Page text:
Volume 5, 2019
|Number of page(s)||7|
|Published online||01 November 2019|
Charnley femoral cemented stem with a permeable and resorbable cement restrictor and low-viscosity cement
Clinical and radiographical evaluation of 100 cases at a mean follow-up of 6.55 years
Centre Osteo Articulaire, 5 rue Raoul Blanchard, 38000 Grenoble, France
2 Institut d’orthopédie, 103 rue Coste, 69300 Caluire, France
3 Consultant, 25 chemin jan Baptiste Gillard, 69300 Caluire et cuire, France
* Corresponding author: firstname.lastname@example.org
Accepted: 27 September 2019
Introduction: In 1979, in his first book dealing with low-friction arthroplasty (LFA), Charnley highlighted the use of a cement restrictor. Breusch and Malchau described in 2005 the “second-generation cementing technique.”
The main objective of this study was to report on the clinical survival of 100 cases of Charnley femoral component implanted in 2007 and 2008 using a permeable and resorbable cement restrictor and a low-viscosity antibiotic-loaded cement.
The secondary objectives were to analyze the complications and side effects and the accuracy of the device positioning.
Material and methods: This was a monocentric retrospective review of a prospectively compiled database.
Diaphyseal restrictor was biodegradable and permeable to gas, blood, and fluids to avoid intramedullary over pression during cementation. The cement was a low-viscosity antibiotic-loaded cement.
Among 3555 patients, we selected the first continuous 100 cases of patients where we implanted the device.
Survival probability was computed according to Kaplan–Meier method.
Results: Mean follow-up was 6.55 ± 2.6 (range 1–11).
Considering femoral component revision as the endpoint, survival rate was 100%.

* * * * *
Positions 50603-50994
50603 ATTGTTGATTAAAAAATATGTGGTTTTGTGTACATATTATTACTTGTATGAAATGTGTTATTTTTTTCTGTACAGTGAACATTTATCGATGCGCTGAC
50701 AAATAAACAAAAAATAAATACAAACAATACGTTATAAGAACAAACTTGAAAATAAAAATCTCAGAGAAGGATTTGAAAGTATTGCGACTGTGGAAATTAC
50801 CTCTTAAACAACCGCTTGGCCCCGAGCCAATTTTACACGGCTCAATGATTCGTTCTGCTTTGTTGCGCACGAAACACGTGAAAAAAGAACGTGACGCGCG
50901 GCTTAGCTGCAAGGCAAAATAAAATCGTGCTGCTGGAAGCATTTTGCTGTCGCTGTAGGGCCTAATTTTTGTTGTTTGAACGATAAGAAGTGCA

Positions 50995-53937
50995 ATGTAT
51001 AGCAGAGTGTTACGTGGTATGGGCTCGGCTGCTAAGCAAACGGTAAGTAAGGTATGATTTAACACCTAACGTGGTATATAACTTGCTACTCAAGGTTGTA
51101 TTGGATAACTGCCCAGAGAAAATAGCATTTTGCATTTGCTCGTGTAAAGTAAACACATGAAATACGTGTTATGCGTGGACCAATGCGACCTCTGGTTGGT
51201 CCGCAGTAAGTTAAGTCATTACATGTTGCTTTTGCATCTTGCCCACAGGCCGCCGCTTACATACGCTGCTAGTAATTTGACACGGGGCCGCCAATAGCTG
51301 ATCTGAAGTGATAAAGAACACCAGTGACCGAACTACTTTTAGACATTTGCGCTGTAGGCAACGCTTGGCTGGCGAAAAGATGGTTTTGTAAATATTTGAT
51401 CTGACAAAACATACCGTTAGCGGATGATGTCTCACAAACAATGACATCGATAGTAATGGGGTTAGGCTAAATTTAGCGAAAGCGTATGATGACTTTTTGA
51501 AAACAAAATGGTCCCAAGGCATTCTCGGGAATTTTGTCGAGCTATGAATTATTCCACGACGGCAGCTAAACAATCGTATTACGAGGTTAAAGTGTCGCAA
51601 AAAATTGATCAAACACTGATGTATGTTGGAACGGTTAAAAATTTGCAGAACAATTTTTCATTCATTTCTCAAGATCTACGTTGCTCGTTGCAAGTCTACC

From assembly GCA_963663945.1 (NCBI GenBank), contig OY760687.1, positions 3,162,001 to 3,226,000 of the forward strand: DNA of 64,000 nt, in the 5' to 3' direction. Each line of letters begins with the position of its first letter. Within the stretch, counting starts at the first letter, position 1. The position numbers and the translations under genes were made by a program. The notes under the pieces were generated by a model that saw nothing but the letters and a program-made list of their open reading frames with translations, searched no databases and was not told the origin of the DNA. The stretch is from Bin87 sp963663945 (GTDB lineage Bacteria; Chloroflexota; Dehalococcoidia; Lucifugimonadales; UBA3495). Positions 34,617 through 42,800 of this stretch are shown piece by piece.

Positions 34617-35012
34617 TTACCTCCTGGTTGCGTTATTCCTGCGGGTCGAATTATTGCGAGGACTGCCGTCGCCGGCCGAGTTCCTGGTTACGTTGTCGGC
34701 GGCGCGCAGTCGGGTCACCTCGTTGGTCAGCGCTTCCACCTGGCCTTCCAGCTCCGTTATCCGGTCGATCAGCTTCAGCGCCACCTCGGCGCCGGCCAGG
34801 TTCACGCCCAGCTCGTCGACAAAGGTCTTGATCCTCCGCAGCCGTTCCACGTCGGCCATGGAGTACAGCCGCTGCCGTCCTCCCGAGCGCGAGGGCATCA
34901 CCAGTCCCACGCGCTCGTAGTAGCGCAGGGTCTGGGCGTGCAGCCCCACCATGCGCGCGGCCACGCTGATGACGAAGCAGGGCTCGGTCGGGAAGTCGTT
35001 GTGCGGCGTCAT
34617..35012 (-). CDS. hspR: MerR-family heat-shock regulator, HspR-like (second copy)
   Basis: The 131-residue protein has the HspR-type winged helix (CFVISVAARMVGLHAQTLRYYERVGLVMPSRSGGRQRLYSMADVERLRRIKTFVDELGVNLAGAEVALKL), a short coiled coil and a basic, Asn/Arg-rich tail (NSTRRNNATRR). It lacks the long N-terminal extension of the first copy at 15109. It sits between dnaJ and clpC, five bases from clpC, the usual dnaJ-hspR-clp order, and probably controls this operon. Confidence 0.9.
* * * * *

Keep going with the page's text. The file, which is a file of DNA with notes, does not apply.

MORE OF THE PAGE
No patients died intraoperatively, none in the first month and the first year after surgery.
No early periprosthetic fractures have been reported.
Discussion: As described initially by Charnley, the use of a cement restrictor was highly recommended through the different generations of cementing techniques.
Hypotensive episodes and cardiac arrest have been reported during cement insertion.
In our series, we did not deplore any adverse effect related to the cementation.
Conclusion: Our study demonstrates a 100% survival rate of a cemented femoral component without adverse effects when using routinely a resorbable and permeable cement restrictor and a low-viscosity cement. Bone cement is still a fantastic ally for the surgeon and the patients.
Key words: Resorbable and permeable cement restrictor / Cementation / Cardiovascular side effects
© The Authors, published by EDP Sciences, 2019
This is an Open Access article distributed under the terms of the Creative Commons Attribution License (http://creativecommons.org/licenses/by/4.0), which permits unrestricted use, distribution, and reproduction in any medium, provided the original work is properly cited.
Current usage metrics show cumulative count of Article Views (full-text article views including HTML views, PDF and ePub downloads, according to the available data) and Abstracts Views on Vision4Press platform.
Data correspond to usage on the plateform after 2015. The current usage metrics is available 48-96 hours after online publication and is updated daily on week days.
Initial download of the metrics may take a while.